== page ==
Everyone benefits from better union oversight

09 Aug 2019 |

James Pearson – Opinion

With the Ensuring Integrity Bill on its way to the Senate after it was passed by the House of Representatives last week, union bosses are in the media and pacing the halls of parliament, trying to convince anyone who will listen, that the Government’s reintroduced legislation is an attack on John Setka that will hurt workers more broadly.

These are the same workers who, during the Heydon Royal Commission into Trade Union Governance and Corruption, heard of union ­officials like Derrick Belan, the then secretary of the National Union of Workers (NUW) going on a $650,000 union members funded personal lavish cash splash on ­tattoos, cosmetic procedures, luxury cruises, divorce lawyers, weight loss surgery, indoor skydiving and subscriptions to a dating site.

These are the same workers who, during the Royal Commission, found out about the conduct of James McGiveron and Richard Burton, officials from the Transport Workers’ Unions (TWU), who thought it ­appropriate to part with more than $300,000 of union member funds to buy luxury utes for personal use.

And who can forget one of the longest-running union scandals, ­involving former Health Services Union (HSU) official Craig Thompson, who was found guilty of misusing union funded credit cards on porn, prostitutes and payments.

These self-indulgent expenses were all paid for by workers union fees totalling more than $570 per worker per year. The workers who belong to Thompson’s former union are the people mopping our hospital floors, emptying bedpans, laundering hospital bedding, showering residents in our nursing homes, and looking after the sick and the old.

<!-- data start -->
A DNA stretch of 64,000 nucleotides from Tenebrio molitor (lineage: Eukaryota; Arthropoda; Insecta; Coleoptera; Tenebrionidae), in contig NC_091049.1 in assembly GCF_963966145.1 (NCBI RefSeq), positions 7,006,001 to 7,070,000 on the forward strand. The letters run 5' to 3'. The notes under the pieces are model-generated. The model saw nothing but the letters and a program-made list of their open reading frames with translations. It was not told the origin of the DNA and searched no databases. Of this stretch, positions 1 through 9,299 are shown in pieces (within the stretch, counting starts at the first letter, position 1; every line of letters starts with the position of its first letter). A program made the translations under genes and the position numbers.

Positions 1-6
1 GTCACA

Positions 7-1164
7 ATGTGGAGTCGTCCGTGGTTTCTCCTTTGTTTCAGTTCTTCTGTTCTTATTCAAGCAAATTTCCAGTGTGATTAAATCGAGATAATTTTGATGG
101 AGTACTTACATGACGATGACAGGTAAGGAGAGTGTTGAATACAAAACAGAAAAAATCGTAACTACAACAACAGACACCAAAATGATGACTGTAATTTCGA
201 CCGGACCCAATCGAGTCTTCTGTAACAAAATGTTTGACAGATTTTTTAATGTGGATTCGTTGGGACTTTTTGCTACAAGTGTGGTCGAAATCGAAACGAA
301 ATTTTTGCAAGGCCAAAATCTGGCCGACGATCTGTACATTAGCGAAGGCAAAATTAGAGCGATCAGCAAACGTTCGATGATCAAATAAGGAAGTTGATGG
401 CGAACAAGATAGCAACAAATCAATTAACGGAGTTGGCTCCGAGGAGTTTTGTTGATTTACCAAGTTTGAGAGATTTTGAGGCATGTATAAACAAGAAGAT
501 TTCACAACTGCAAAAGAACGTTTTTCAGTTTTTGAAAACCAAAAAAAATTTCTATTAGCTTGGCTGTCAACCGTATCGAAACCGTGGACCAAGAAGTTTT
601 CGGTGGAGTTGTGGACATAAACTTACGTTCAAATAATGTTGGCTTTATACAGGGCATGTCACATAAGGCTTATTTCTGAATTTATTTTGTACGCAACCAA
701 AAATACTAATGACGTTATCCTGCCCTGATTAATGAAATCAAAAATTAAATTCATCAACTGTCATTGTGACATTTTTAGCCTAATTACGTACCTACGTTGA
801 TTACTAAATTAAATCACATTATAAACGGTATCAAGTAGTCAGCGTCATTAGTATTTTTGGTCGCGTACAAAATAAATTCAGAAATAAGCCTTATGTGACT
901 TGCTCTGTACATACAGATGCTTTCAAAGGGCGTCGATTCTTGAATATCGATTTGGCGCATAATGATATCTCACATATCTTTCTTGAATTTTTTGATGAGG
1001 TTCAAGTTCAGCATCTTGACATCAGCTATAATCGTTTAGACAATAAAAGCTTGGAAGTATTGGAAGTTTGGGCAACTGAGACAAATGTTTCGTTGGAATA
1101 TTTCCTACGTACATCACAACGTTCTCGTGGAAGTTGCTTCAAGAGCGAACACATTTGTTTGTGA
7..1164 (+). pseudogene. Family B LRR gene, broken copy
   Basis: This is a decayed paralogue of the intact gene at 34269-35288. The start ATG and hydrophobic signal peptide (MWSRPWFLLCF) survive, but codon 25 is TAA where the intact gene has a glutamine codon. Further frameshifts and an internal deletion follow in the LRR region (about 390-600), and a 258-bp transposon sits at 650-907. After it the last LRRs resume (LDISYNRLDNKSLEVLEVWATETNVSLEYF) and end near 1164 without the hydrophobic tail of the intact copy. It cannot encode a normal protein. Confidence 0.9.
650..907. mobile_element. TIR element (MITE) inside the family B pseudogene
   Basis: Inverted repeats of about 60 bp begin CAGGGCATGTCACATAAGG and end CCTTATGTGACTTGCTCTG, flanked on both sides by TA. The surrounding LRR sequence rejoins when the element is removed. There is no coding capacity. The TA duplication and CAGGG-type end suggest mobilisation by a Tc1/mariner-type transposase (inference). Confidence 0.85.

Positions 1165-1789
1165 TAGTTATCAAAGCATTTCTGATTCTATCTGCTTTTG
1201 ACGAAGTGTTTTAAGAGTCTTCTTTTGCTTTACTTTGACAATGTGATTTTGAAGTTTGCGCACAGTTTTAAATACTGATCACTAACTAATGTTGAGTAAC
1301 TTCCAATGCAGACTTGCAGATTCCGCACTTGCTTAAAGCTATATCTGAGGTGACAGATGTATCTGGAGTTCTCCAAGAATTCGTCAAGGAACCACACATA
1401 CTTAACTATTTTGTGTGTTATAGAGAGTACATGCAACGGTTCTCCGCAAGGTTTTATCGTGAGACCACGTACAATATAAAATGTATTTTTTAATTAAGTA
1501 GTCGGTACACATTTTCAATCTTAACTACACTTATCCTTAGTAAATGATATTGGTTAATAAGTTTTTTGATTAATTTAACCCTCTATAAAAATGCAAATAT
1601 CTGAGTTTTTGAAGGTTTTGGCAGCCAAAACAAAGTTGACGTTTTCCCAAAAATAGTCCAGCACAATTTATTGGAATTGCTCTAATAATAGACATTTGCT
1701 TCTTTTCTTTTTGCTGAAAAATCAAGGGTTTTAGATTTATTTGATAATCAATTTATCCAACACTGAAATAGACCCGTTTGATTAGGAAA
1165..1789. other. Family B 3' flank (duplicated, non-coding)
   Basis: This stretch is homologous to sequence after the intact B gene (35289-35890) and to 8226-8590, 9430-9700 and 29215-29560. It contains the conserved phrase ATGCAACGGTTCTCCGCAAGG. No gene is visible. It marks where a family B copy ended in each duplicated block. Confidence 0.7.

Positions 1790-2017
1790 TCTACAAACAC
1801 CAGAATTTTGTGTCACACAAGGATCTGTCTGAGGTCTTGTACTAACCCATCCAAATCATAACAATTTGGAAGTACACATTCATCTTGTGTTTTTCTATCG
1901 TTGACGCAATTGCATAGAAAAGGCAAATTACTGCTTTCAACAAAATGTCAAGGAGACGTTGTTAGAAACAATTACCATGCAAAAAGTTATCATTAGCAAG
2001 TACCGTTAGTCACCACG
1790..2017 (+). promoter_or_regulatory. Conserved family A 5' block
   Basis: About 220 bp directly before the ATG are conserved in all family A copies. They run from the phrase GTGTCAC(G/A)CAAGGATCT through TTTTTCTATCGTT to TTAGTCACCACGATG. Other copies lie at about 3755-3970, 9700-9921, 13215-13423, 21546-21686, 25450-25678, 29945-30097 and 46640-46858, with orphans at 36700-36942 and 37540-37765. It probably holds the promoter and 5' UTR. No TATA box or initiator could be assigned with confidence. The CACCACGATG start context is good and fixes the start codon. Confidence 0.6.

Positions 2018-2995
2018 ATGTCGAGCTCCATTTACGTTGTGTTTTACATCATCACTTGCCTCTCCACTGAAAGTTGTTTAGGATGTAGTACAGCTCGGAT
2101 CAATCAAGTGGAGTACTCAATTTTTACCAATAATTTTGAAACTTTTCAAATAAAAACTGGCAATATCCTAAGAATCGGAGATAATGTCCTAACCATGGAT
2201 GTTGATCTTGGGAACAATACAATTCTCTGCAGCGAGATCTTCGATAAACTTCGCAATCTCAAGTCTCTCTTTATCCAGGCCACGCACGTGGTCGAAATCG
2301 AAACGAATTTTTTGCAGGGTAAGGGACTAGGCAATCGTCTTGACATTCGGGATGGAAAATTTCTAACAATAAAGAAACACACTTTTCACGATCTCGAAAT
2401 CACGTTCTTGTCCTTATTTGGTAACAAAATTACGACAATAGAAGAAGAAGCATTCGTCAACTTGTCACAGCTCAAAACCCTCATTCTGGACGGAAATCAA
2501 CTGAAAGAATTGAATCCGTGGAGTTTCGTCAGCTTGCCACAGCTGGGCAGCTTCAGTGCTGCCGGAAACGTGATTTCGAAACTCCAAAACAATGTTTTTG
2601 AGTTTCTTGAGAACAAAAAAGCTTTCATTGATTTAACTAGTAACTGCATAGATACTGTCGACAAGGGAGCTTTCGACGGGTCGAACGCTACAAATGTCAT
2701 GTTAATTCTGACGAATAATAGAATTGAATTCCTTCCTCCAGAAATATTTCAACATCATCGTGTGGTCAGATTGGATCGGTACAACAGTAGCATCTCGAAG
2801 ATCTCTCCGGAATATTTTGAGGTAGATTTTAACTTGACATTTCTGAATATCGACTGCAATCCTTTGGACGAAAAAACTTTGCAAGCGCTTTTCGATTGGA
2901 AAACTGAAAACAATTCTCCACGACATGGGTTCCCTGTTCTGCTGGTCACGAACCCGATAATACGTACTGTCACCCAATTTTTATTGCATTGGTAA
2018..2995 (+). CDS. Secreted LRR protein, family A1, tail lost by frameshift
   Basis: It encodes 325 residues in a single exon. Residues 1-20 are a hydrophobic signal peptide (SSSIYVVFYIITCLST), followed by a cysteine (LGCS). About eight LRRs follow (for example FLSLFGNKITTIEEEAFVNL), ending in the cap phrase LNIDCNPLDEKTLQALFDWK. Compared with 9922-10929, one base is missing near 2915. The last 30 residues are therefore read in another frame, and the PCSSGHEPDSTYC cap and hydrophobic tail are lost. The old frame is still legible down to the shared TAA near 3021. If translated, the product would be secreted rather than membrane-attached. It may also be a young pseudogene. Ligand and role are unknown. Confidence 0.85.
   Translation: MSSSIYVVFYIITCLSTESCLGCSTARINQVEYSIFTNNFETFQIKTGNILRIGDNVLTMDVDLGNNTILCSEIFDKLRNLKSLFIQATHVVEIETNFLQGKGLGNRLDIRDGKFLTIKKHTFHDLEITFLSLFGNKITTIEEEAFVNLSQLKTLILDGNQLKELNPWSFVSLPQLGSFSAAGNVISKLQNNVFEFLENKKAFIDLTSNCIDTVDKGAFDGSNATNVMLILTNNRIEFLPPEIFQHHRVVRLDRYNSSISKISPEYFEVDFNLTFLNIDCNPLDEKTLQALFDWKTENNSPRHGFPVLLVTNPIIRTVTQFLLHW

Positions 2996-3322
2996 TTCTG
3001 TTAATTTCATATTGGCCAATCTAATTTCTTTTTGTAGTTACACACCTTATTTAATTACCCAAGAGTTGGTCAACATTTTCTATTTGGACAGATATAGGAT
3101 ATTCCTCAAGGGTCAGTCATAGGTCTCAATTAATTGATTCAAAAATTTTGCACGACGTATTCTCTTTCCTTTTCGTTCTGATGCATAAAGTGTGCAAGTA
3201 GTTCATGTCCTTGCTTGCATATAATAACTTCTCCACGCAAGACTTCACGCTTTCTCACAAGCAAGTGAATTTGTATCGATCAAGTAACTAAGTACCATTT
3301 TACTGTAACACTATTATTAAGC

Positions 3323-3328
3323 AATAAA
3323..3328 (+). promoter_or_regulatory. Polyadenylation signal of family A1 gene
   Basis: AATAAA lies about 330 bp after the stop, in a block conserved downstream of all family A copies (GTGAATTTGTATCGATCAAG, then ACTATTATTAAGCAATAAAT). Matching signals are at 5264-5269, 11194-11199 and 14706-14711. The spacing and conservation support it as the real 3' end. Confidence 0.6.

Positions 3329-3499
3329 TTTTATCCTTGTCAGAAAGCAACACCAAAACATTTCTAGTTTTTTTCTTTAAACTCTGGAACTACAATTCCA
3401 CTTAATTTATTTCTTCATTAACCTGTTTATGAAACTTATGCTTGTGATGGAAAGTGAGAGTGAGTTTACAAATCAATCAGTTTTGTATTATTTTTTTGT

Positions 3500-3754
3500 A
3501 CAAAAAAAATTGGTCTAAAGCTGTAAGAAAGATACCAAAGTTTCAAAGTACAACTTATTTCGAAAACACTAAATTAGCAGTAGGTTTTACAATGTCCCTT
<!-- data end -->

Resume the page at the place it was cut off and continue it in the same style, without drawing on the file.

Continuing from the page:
These are the workers who the head of the ACTU claims will be ­“irreparably damaged” by the ­accountability measures contained in the Ensuring Integrity Bill.

Put simply, the long overdue ­Ensuring Integrity Bill will ensure that our courts can disqualify officials of registered organisations if they are judged by the Federal Court to not be a fit and proper person to hold office.

In making this decision, the Federal Court would finally be able to consider the type of dishonest, snout-in-the-trough behaviour from officials which has long gone unchecked.

This Bill in no way stops the hard- working members of unions like the NUW, TWU or HSU from having union representation. The Bill gives workers the opportunity to call out unacceptable behaviour and have it dealt with by the courts.

I predict that over the next few weeks the corridors of parliament will fill up with a stream of union officials trying to convince crossbench Senators that these reforms, which seek to apply proper standards of transparency and accountability, are instead simply targeted at Setka.

These reforms reflect the standards of conduct and behaviour our community already expects from companies and their directors, as set out in our Corporations Laws, and applies them to all unions and registered employer organisations.

These are standards which some in the union movement have had the courage to call for, too.

Former ACTU President Simon Crean, in the wake of reports of poor union conduct, called for some elements of the union movement to “get their house in order”.

Former ACTU Vice-President, Paul Howes, has also made clear that he does “not have any issue with ­increasing the level of requirements and penalties on trade unions for breaching basic ethics like misappropriation of funds”.

What some of today’s union ­bosses won’t acknowledge is that the Ensuring Integrity Bill will help to restore integrity in all of our registered organisations, including unions.

Who knows, a higher standard of behaviour, more in line with what Australians expect, might even help to stop the continuing fall in union membership.

I wonder if Union bosses have stopped to think of that.

Marie Hogg

Senior Adviser - Media

P  |  0431 299 518

E  |  [email protected]

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